Systematic in vivo study of NiO nanowires and nanospheres: biodegradation, uptake and biological impacts

Mohamed Alaraby, Alba Hernández, Ricard Marcos

Research output: Contribution to journalArticleResearch

13 Citations (Scopus)


© 2018, © 2018 Informa UK Limited, trading as Taylor & Francis Group. High aspect ratio nanomaterials (NM) have a promising future in medicine and industry as a unique category of NM. Consequently, it is important to evaluate their potential biological side-effects before crediting their use. To understand the mechanisms of degradation, internalisation, and interaction with different biological targets, we used the in vivo model Drosophila melanogaster to obtain a systematic and complete study on high aspect ratio Ni nanowires (NiNW), compared with low aspect ratio Ni nanospheres (NiNS), and NiSO 4 as a model of agent releasing nickel ions. The distinguished shape of nanowires showed changes in their characteristics after oral administration until they reached the intestinal lumen, where their diameter decreased significantly. For the first time, we confirmed the internalization of needle-shaped materials via perforation of the intestinal barrier. Moreover, the results showed that D. melanogaster is a valid and effective tool in studies related to magnetic resonance imaging (MRI). Additionally, NiNM induced DNA damage and molecular changes at the gene expression level, in association with increase in oxidative stress levels. Notably, the observed negative effects were related to nickel as a metal rather than to its shape, since the effects induced by the three Ni forms were notably similar. In addition, independent of their form, Ni compounds did not induce toxic or mutagenic impacts. Our Drosophila model can be used to understand different phenomena related to high aspect ratio NM exposure, such as degradation, internalization and interaction with different targets.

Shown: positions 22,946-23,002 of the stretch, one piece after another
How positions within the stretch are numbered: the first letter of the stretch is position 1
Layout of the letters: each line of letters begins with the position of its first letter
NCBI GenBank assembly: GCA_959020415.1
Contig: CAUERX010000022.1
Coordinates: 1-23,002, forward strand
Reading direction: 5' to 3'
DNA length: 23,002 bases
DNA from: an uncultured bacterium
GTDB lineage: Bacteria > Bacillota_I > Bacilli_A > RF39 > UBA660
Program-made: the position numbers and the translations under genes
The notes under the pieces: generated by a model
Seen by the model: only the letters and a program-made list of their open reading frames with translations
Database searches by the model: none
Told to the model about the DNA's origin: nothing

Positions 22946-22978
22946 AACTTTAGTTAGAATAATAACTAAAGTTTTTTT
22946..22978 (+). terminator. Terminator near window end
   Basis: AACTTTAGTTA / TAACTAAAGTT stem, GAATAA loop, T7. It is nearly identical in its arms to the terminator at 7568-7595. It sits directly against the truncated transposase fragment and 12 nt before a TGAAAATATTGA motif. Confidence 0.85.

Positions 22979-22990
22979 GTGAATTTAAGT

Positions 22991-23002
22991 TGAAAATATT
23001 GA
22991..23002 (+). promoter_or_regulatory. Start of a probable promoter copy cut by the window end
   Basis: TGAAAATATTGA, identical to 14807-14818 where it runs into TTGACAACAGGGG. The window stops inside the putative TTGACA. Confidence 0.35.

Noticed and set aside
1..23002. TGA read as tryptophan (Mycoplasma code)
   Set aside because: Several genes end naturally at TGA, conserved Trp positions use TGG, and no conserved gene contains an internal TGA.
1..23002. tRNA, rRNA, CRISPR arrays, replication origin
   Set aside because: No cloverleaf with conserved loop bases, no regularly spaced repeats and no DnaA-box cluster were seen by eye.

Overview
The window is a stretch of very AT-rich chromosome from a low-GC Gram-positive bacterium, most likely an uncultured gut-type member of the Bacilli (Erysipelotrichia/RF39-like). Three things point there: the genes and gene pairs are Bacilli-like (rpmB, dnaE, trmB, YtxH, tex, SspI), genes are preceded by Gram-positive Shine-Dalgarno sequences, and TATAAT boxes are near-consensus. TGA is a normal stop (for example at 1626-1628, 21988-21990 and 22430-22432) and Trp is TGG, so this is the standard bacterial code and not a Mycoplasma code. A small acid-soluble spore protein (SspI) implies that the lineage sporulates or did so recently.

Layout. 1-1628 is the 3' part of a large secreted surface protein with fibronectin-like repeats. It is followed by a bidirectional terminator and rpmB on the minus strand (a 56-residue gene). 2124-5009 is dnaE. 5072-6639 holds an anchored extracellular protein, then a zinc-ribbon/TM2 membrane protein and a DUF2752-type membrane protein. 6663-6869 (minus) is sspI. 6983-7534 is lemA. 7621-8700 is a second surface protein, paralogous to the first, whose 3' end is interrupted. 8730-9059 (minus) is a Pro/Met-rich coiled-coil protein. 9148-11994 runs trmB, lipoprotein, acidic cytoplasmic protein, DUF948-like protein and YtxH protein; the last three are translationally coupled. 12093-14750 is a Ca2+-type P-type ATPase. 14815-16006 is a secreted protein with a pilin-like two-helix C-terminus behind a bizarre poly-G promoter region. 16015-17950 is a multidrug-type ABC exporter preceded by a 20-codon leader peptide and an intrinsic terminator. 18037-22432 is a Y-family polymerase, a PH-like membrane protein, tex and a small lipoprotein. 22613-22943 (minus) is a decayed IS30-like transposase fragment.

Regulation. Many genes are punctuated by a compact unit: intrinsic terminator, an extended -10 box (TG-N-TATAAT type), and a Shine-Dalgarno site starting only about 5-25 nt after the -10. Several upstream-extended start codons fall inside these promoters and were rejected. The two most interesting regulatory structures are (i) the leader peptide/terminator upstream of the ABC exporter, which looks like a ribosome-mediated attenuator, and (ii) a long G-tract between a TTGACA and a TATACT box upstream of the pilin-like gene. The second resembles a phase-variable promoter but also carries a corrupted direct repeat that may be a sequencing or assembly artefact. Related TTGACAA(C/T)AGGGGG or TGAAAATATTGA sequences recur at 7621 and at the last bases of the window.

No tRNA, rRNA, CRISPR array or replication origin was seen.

Original languageEnglish
Pages (from-to)1027-1044
Publication statusPublished - 21 Oct 2018


  • biodegradation
  • Drosophila melanogaster
  • Nickel-nanowire
  • toxicity
  • uptake


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